If you aren’t a professional dog groomer, you probably want to avoid wasting large amounts of money on your grooming kit. There is no point buying a grooming table, the very best dog clippers, grooming scissors, thinning shears, conditioner, a bathtub, a dog dryer, and so on.
You get my point. If you are only going to groom your dog a handful of times a year, you don’t necessarily need to have all the best grooming equipment.
So what do you need? Let’s start by clarifying how these common items should be used!
Dog Clippers vs Shears
Dog Clippers Are For Coat Trimming
Dog clippers are used to trim excess hair all over the dog’s coat; it’s a quick and easy way to get the grooming session started. Make sure you wash and dry your dog first.
The best dog clippers are from brands such as Wahl, Oster, and Andis, and they are most definitely not like the clippers you can find at a barbershop — these would end up hurting your dog’s sensitive skin.
What The Best Dog Clippers Should Have
Men’s beard trimmers are too noisy and get too hot to be used on a pet — whereas professional pet grooming clippers are designed with animals in mind. Therefore, the best dog clippers should:
- be much quieter
- remain cool for longer
- vibrate very little at low speed
Indeed, dogs are not always trained from an early age, and many of our pets can get a bit anxious at best, scared at worst, when grooming clippers approach their body or their head.
On top of being quiet and cool, the best dog clippers come in various styles depending on the type(s) of dogs you will use them on. Professional groomers usually have several clippers to be ready regardless of what dog walks in; you can only get one since you already know your dog’s coat type.
On the one hand, single-speed pet clippers are the right option for new users since they tend to remain cooler for much longer thanks to a single speed setting. It’s on, or off. However, they can be a little weak if you are trying to trim thick, matted and coarse coats.
On the other hand, variable-speed pet clippers are recommended for advanced groomers; they are a lot more versatile but can also be misused by inexperienced users. They are the best clippers out there since they can be used on all types of dog coats and for most of a dog’s body.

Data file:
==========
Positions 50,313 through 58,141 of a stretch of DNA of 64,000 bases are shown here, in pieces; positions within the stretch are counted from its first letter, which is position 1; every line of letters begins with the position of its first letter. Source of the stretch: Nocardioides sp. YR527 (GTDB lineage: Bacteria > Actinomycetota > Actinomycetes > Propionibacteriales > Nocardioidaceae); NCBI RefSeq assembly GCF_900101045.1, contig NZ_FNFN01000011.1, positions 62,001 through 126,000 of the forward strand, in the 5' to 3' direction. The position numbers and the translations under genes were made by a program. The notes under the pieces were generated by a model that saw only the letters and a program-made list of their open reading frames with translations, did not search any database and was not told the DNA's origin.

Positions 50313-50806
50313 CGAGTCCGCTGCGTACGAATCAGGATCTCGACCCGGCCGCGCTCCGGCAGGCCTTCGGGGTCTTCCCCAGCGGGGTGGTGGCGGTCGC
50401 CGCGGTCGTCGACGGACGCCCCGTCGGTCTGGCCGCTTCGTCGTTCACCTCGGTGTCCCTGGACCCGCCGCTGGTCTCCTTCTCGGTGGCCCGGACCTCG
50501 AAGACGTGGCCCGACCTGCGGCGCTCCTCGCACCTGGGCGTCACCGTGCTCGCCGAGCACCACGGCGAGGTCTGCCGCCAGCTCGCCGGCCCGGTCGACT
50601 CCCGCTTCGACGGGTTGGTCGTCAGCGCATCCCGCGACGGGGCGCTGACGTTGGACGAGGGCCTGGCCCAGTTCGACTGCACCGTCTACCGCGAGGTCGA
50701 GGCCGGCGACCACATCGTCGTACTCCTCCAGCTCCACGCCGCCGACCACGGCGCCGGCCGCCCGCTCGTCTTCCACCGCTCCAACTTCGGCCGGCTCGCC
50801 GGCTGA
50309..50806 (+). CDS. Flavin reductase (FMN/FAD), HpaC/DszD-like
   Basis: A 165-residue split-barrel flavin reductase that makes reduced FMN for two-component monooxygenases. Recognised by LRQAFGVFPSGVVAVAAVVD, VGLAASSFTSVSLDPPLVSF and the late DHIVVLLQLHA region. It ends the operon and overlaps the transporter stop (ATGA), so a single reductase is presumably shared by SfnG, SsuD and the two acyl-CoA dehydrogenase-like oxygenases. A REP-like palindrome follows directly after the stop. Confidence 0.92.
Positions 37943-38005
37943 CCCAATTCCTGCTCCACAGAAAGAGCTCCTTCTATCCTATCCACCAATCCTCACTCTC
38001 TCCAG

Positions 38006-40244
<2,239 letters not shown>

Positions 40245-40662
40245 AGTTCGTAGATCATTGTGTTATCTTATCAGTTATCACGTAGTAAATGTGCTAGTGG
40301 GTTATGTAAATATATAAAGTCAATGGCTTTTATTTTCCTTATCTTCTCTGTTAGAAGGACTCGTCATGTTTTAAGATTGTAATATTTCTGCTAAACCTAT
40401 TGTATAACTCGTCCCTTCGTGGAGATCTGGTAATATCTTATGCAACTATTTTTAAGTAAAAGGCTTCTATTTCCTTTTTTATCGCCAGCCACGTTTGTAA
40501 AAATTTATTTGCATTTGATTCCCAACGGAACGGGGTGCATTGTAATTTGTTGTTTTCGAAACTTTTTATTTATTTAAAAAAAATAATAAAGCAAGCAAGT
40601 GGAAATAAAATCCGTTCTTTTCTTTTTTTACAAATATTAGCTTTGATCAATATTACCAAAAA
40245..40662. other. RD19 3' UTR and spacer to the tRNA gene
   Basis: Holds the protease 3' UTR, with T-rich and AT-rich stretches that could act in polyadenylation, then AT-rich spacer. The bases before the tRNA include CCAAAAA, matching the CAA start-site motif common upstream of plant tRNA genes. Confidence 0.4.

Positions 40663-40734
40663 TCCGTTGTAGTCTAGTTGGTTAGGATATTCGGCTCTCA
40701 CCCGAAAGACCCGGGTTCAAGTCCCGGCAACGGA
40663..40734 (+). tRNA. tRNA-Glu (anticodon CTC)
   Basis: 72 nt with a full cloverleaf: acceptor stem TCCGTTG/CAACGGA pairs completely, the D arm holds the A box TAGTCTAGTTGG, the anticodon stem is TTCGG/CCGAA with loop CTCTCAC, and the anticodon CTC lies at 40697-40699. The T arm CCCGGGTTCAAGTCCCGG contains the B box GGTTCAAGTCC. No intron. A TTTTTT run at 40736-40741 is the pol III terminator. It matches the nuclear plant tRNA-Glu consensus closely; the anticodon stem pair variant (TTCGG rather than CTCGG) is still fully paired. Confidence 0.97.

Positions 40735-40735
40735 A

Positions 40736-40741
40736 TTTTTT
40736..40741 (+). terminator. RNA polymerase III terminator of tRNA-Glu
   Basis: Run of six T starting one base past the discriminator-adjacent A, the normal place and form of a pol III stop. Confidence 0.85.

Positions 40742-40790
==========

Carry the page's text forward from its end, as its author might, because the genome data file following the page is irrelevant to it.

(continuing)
Cordless Grooming Clippers Are More Convenient, Right?
It depends on what you mean by convenience — for a grooming salon, convenience is not having to recharge the batteries every hour so for them, corded clippers are undoubtedly more convenient.
For most home groomers like you and I, cordless dog clippers are easier to carry around especially when getting started with an agitated dog. Having a cord would make things a lot more complicated.
Now, cord-free clippers have another problem: the quality of cut you will have at the start might not be the same as the quality of cut at the end, half an hour later. The battery will slowly run out, and it will have consequences for the motor’s power.
As you can see, there is no binary answer, and each user will find his or her favorite grooming equipment. You have to pick what seems to be suited to your situation and adapt. For brand new users, I always recommend cordless single-speed clippers.
Avoid Sensitive Areas With Clippers
Even professional groomers tend to never work around sensitive areas with clippers — even the best ones will still overheat at times, and if the dog moves, things can get very messy!
Here are the dog’s body parts I recommend you to stay away from when trimming your pet using dog clippers:
- genitals and his bum
- ears and eyes
- head and throat
- paws and pads
Everything else should be relatively safe to trim, but please, do not work on these spots with clippers.
Grooming Scissors Are For Finishing Touches
Now that we know when not to use clippers, we can deduct when to use grooming scissors and thinning shears on a dog:
- sensitive areas — genitals, head, and paws
- finishing touches — to perfect the entire look
If you have never groomed any dog and if your dog isn’t a show dog, you will mostly use grooming shears to trim your pet’s sensitive areas — therefore requiring round-tipped scissors.
If you want to work on a lush look, you will need to invest a little more money into some professional grooming scissors such as the Kenchii shears. These shears are the most popular brand but also one of the most expensive ones out there; each pair of scissors is made of a particular metal alloy that is rare and ultra-resistant.
We often recommend newbies to visit a nearby pet grooming salon where they can ask a bunch of questions, study the groomer’s movements and technique, and then come back home to try and replicate. Monkey see monkey do!
Thanks to Lazhar for his collaboration on this article!
Disclosure: Animal Bliss is an Amazon.com affiliate and will earn a (very small, teeny tiny) commission from purchases made through links on this website.
(Coffee money – thank you!)
MY QUESTION FOR YOU TODAY:
Do you groom your own dog or have a professional groomer do it?